HF: When I read a Wallace Stevens poem, maybe for two minutes, I'm transported into this intellectual ecstasy. If I see Inglourious Basterds, I'm going for two hours in that ecstasy. An intellectual stroll, a cerebral stray. I'm astonished and amazed without the baggage of my ego.

AKT: It doesn't always work.

HF: Only when it's great.

Robert Mitchum with Nicholas Ray on the set of Lusty Men
Robert Mitchum with Nicholas Ray on the set of Lusty Men

AKT: I really liked what you sent me about Sam Shepard and that you put him in a category with Robert Mitchum, who had a retrospective at the New York Film Festival. You just met Kent [Jones]. A lot of men, I believe, feel that way about someone like Mitchum. Unlike you, they would never express it.

HF: You know, I wrote Blade Runner for Robert Mitchum. The first draft was for him. And Robert Mulligan was going to direct it. It was to be a much smaller movie. It was Mulligan who said, "Who are you thinking?" And I said Mitchum. He said, "Fantastic, that's perfect." Then it turns out, that he was friends with him. I knew other people who knew Mitchum well.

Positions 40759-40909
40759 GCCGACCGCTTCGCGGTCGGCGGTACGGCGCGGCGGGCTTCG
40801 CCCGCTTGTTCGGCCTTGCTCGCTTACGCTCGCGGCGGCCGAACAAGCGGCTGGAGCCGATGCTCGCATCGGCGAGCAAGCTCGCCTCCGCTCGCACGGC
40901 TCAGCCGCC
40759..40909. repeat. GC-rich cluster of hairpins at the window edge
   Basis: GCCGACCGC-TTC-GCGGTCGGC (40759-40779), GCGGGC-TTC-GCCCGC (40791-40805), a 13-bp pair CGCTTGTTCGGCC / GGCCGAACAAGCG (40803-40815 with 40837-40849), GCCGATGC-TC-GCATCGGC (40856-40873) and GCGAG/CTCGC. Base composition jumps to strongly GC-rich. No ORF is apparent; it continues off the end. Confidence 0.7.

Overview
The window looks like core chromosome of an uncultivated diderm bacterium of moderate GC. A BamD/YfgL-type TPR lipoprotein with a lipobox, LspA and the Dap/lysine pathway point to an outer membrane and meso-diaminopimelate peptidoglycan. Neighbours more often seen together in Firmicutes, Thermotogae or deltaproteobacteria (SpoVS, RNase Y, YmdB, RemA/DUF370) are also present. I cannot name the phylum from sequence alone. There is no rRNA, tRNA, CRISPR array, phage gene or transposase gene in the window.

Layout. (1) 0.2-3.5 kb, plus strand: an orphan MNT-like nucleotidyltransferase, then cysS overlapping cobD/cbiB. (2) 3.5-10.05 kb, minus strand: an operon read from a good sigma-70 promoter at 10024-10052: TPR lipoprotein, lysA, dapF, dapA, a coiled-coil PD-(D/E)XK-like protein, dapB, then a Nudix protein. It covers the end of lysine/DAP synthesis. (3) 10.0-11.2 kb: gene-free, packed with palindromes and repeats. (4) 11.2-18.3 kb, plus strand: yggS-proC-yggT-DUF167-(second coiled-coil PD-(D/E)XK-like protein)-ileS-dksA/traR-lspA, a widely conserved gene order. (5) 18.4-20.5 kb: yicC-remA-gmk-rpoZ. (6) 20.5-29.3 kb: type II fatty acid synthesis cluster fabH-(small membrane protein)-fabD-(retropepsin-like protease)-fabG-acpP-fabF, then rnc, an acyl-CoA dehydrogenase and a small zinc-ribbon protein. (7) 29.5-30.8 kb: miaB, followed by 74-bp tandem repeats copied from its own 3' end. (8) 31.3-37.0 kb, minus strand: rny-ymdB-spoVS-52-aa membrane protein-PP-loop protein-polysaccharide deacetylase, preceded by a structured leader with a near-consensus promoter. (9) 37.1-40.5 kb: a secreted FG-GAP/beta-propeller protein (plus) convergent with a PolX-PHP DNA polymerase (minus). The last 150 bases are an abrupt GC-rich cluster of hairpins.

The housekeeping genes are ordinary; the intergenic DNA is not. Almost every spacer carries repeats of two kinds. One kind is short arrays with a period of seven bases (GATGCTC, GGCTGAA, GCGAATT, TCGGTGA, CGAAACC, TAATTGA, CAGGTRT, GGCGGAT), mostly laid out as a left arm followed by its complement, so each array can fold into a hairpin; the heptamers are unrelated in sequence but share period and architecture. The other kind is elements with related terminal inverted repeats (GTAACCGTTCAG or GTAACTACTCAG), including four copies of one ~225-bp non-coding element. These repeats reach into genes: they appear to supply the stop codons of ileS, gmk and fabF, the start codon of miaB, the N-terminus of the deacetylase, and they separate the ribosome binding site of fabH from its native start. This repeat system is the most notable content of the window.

AKT: You didn't know him personally?

HF: No. He is a rousty guy. He has a wife he was always married to but he goes around a lot. That's all I knew about Mitchum. That he's what you'd think he is and doesn't give a shit for Hollywood. That he is a very good actor who doesn't take it seriously.

AKT: Again, very similar to Sam Shepard.

HF: Very similar. And both corny in a way.

AKT: Corny how?

Harry Dean Stanton in Wim Wenders' Paris, Texas, screenplay by Sam Shepard
Harry Dean Stanton in Wim Wenders' Paris, Texas, screenplay by Sam Shepard

HF: Corny in that they're from a certain time. When I met Sam Shepard, he said "Hampton? Lionel Hampton, huh?" I didn't know what to say to that. So, Mulligan says, Mitchum is a closet intellectual. His idea of a good time is with a Jesuit who lives in a monastery in Illinois. He loves him and he flies him out to his ranch up in Ojai or Santa Barbara, wherever it is.

And they discuss Saint Anthony for a weekend and drink scotch. He's got an incredible library, is incredibly well-read and basically is an intellectual. Who doesn't want anybody to know that. Fuck me! I couldn't believe it.

AKT: Better corny than intellectual! That makes sense.